Rufousnaped Lark

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Tuesday, March 29, 2011

Week 11 - Marievale Bird Sanctuary

I decided to head out to Marievale in the hopes that I could pick up a few waders before they headed back to their Eurasian Summer. It had not been raining for quite a few days so I figured the water levels would be lower than my previous visit last year. Normally I travel via Delmas in the early morning in the hope that I will see a Grass Owl on the way. This time however I decided to rely on the GPS to take me through Springs/Nigel which it did almost flawlessly, the only mistake was trying to get me to go down a farm road which was blockaded by a sturdy gate and large padlock...luckily I knew the road from here. After travelling a full 106km from my house I arrived at the gate at 06:11 on the dot!!

At the first hide from the visitors centre I came across some Reed Cormorants perched on the metal poles prtruding from the water, some of which were just waking up by the looks of it!

Reed Cormorant

There was not much going on but after sitting for a while some warblers moved past the hide. Amongst them were Lesser Swamp Warbler, African Reed Warbler and a couple of European Sedge Warblers. Next was the otter hide which was occupied so I birded from th road using my vehicle as a hide. Birds spotted along here were White-throated Swallow and the spectacular sight of the huge Barn Swallow roost waking up.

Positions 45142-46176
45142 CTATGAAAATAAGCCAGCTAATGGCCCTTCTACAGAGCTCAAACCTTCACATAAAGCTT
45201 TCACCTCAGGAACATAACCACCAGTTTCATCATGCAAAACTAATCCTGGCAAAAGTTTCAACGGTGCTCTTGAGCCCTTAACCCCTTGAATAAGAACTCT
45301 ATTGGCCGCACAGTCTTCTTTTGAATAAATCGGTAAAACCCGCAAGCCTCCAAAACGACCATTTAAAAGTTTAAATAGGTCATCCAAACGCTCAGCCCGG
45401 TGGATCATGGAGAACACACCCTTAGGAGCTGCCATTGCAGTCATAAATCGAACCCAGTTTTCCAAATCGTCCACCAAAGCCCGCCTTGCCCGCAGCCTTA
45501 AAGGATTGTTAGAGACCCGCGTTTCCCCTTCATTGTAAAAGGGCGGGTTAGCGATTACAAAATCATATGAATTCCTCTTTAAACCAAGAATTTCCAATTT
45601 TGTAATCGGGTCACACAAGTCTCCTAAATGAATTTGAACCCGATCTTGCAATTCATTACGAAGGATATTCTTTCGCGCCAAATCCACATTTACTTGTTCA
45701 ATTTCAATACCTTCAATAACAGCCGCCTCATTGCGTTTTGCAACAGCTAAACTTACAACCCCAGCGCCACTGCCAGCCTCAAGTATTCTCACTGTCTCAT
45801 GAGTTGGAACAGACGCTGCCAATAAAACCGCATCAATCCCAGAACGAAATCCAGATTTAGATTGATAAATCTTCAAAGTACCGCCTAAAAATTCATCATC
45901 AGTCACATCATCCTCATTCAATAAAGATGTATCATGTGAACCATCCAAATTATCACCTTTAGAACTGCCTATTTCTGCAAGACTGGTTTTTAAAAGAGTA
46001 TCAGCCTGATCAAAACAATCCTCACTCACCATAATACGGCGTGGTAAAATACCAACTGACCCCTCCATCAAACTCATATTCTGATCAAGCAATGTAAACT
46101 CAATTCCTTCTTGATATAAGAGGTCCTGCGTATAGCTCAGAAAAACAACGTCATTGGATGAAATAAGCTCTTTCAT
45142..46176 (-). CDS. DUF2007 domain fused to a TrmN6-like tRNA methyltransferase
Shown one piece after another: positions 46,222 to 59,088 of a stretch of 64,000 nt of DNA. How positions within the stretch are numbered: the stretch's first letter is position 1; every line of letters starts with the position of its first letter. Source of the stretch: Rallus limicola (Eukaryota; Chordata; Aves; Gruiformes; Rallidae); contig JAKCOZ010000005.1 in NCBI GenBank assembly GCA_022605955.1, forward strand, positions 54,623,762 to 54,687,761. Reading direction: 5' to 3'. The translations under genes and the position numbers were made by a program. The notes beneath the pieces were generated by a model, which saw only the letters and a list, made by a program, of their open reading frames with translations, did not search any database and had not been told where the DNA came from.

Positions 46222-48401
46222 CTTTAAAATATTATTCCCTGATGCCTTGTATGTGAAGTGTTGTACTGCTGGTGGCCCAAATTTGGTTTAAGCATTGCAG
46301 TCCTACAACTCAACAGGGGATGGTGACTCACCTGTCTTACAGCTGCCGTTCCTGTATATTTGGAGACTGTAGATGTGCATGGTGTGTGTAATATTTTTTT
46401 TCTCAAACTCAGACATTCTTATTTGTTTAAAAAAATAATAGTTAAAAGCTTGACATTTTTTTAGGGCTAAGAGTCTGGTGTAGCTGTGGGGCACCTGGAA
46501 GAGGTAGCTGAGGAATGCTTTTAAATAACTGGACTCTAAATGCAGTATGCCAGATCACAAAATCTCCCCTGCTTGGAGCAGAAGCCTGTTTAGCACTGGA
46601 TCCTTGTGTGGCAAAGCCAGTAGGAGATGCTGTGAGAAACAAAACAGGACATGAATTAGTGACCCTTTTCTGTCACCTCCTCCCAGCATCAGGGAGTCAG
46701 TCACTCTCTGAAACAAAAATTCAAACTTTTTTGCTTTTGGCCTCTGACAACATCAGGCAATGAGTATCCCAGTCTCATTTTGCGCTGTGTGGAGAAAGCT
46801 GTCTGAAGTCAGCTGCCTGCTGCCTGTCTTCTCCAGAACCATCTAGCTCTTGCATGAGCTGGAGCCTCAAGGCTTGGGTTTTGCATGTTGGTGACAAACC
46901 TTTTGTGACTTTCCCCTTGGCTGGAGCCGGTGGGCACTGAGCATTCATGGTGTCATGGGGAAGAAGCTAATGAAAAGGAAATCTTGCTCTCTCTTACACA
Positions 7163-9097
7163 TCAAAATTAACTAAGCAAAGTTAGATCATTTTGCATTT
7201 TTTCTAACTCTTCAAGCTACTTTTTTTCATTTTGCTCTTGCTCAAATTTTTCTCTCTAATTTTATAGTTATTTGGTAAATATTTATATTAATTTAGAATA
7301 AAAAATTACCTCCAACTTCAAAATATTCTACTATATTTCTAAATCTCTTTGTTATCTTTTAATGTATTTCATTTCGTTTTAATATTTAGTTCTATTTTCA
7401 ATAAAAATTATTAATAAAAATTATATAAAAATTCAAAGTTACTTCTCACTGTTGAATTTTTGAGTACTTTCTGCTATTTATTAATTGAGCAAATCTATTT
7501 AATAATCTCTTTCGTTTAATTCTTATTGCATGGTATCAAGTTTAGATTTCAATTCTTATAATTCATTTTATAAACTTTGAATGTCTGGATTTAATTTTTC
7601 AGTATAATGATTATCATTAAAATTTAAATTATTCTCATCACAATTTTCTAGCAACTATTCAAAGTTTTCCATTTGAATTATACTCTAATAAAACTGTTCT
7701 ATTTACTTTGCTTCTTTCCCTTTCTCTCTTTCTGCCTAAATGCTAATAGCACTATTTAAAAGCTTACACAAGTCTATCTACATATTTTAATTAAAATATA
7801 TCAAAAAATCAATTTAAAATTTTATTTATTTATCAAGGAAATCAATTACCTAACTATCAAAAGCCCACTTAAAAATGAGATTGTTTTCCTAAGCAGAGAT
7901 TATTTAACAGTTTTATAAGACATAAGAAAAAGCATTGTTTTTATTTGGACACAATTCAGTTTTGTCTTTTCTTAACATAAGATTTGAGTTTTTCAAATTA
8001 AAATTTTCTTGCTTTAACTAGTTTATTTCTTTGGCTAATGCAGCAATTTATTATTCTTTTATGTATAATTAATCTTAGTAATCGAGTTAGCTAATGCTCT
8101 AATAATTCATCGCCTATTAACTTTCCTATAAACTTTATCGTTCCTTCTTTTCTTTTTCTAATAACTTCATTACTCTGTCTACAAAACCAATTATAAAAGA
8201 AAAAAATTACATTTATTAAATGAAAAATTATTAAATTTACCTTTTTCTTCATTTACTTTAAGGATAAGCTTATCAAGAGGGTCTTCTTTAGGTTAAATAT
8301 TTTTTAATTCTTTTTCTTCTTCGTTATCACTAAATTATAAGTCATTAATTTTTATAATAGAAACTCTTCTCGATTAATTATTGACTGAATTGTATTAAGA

White-throated Swallow

A small section of the vast Barn Swallow flock over the reeds
There didn't seem to be any waders around but after a bit of scanning I picked up a few Little Stints and amongst them a single Ringed Plover. Normally there are very large flocks of Ruff here but I only found a small handful.

Little Stints and Ringed Plover in foreground

On the way to the Picnic site I found a pair of Cape Shovellers, my first for the year. You can distinguish between male and female of this species by the eye colour, the male has a bright yellow eye while the females eye is dark in colour.

Cape Shovellers

The picnic sites hide was very quiet with only a few Coots and Moorhens floating around. Several Little Rush Warblers were calling from the thick reed beds. After passing through the gate on the causeway road several Amur Falcons flew over, I checked them carefully for any Western Redfooted Kestrels but with no luck. Amur males have white underwing coverts and Western Redfoots have dark grey underwing coverts.

Amur Falcon - Male

At the first hide from the gate there were some breeding Greater Striped Swallows using the hide as a safe and dry location for their nest. They kept flying in and out while we were sitting there and using a pole right in front of the hide as a perch fro serenading and rest.

Greater Striped Swallow

African Darters use the poles to the west of this hide for drying out and warming up and some Whiskered and White-winged Black Terns were using the hide as a wind block while they foraged for food. Close fly-pasts allowed some attempts at in-flight photography.